The high correlation between IBS and skin roughness provides evidence for the coexistence of internal and external symptoms in the tubers: both defects are likely developed under the same conditions. So far, the physiological significance of these findings is not conclusive and hence one cannot say if the mechanisms and conditions triggering both defects are common. From a physiological point of view, this is still an unanswered question. The literature (Yencho et al. 2008; Ginzberg et al. 2012) indicates that both IBS and roughness of smooth-skinned cultivars may be associated with nutritional and/or environmental stress-induced modifications of the Ca flux in potatoes. The preferential translocation of Ca via xylem is promoted by the enhanced transpiration activity of the canopy and is accentuated by triggering environmental conditions. This Ca pathway weakens parenchymal cells of the tubers, known as the plant organs most prone to be affected by Ca deficiency.

A Ca concentration decrease in the flesh tissues may cause the cell collapse in the tuber medulla, affecting therefore membrane functionality and cell-wall structural integrity, especially in the bulking growth stage of tubers and under environmental stress factors, such as high temperatures (Ozgen et al. 2006; Gunter and Palta 2008; Yencho et al. 2008). Recently, Pentangelo et al. (2017) observed an acceleration in IBS symptom development during the final part of the cropping cycle (June–July) when the maximum temperatures exceed 30 °C. In the current study, this threshold was exceeded from mid-June, the period corresponding to the maximum growth rate of tubers.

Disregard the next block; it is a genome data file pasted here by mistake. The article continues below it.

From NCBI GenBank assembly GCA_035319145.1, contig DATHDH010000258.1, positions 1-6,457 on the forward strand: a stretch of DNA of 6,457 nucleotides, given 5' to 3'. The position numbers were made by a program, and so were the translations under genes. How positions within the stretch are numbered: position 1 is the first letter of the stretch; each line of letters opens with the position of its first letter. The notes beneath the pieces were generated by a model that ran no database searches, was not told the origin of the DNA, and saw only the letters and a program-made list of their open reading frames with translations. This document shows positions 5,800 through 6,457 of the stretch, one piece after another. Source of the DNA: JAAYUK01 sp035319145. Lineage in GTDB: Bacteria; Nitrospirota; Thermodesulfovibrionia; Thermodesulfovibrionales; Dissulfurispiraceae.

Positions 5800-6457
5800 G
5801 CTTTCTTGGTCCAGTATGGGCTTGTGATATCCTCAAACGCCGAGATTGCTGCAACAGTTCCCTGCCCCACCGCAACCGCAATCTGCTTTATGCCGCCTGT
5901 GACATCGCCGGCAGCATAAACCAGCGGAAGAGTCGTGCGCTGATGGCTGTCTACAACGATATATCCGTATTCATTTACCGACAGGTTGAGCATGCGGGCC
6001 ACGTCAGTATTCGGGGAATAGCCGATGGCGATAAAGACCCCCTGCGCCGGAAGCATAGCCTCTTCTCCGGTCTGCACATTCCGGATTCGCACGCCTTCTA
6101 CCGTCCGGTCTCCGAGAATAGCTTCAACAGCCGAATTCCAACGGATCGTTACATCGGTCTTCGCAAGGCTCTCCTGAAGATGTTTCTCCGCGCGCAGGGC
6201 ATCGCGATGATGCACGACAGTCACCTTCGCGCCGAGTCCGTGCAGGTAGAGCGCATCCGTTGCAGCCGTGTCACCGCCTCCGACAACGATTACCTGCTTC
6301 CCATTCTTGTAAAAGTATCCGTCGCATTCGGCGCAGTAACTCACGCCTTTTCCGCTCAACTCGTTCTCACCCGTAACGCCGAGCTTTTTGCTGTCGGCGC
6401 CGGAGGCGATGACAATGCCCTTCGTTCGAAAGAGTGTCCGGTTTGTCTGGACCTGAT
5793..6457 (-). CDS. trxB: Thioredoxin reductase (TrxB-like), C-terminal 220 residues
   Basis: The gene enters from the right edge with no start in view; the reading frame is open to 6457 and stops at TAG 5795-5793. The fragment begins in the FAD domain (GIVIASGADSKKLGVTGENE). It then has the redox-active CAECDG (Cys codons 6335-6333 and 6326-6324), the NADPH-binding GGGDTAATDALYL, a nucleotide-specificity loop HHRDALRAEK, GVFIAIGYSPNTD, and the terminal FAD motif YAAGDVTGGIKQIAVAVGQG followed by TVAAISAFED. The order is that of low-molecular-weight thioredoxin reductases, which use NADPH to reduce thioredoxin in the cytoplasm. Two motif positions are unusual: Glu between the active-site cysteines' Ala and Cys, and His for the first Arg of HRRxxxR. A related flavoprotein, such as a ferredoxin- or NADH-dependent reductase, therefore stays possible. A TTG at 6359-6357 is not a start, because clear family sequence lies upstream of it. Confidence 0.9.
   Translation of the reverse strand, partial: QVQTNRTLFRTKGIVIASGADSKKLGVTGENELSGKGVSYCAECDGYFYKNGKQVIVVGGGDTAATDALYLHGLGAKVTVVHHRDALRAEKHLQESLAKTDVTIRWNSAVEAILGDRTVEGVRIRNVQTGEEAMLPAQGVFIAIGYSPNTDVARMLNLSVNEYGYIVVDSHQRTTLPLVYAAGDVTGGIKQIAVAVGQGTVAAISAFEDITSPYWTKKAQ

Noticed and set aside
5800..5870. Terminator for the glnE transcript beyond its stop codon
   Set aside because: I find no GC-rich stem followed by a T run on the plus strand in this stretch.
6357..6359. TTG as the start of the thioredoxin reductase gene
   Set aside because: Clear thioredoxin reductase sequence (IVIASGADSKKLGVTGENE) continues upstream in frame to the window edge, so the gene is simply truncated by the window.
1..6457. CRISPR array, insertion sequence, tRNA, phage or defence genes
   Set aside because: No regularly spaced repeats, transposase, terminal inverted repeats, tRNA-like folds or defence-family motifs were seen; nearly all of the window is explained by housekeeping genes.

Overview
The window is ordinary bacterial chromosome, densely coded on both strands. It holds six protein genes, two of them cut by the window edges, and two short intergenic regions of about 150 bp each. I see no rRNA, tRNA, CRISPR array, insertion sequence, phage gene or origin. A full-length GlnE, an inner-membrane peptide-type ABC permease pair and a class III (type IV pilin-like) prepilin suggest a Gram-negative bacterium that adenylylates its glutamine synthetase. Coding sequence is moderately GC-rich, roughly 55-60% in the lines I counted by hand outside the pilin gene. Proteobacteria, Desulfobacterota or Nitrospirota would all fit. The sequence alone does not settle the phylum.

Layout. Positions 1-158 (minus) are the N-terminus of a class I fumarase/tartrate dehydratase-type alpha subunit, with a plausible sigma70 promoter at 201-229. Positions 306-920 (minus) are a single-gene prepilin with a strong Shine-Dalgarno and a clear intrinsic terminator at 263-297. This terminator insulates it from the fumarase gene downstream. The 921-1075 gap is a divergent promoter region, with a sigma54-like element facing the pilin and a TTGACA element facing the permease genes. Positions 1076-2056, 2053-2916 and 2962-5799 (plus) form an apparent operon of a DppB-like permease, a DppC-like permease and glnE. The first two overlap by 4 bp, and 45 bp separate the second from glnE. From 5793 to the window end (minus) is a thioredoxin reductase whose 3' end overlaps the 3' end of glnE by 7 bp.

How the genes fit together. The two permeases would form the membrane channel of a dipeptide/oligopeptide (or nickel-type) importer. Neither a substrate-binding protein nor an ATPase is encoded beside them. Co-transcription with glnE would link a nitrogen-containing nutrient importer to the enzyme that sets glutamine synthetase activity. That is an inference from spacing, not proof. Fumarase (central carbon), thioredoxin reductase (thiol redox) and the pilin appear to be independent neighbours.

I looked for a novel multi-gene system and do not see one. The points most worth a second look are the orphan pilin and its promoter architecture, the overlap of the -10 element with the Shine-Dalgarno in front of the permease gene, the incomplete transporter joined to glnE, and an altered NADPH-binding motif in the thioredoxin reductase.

On the other side, under heat stress conditions, an intensification of tuber skin suberisation occurs so roughness may be a secondary outcome of plant response (Ginzberg et al. 2009). Ca could interfere in the formation of the phellem by promoting the adhesion of the suberised cells and preventing their normal flaking (Peters and Wiltshire 2006; Ginzberg et al. 2012). A decreasing Ca concentration gradient from skin to parenchyma has been observed (Subramanian et al. 2011) and was probably sustained by the preferential Ca uptake from the tuber sphere through periderm (Palta 1996), and by a secondary functional root system (Kratzke and Palta 1985). Consistent with a possible role of the Ca ion in russeting development, Ginzberg et al. (2012) found higher calcium concentrations in the russetted skin areas of the tuber than in smooth ones, while an external supply of Ca fertiliser reduced the defect in the harvested potatoes. Nevertheless, the hypothesis needs to be further verified, and specific studies determining Ca concentrations in the cultivated soil and in the tissues at different stages and conditions of tuber formation are still necessary to clarify the aetiology of potato IBS.

The presented findings about the association between IBS and potato skin roughness might provide a useful modelling tool for the development of non-destructive detection strategies for IBS-affected potatoes.


Relationships Between Internal Brown Spot and Skin Roughness in Potato Tubers Under Field Conditions
Raimo, F., Pentangelo, A., Pane, C., Parisi, B. & Mandolino, G.
Potato Res. (2018).

Picture Hollow heart and internal browning by AHDB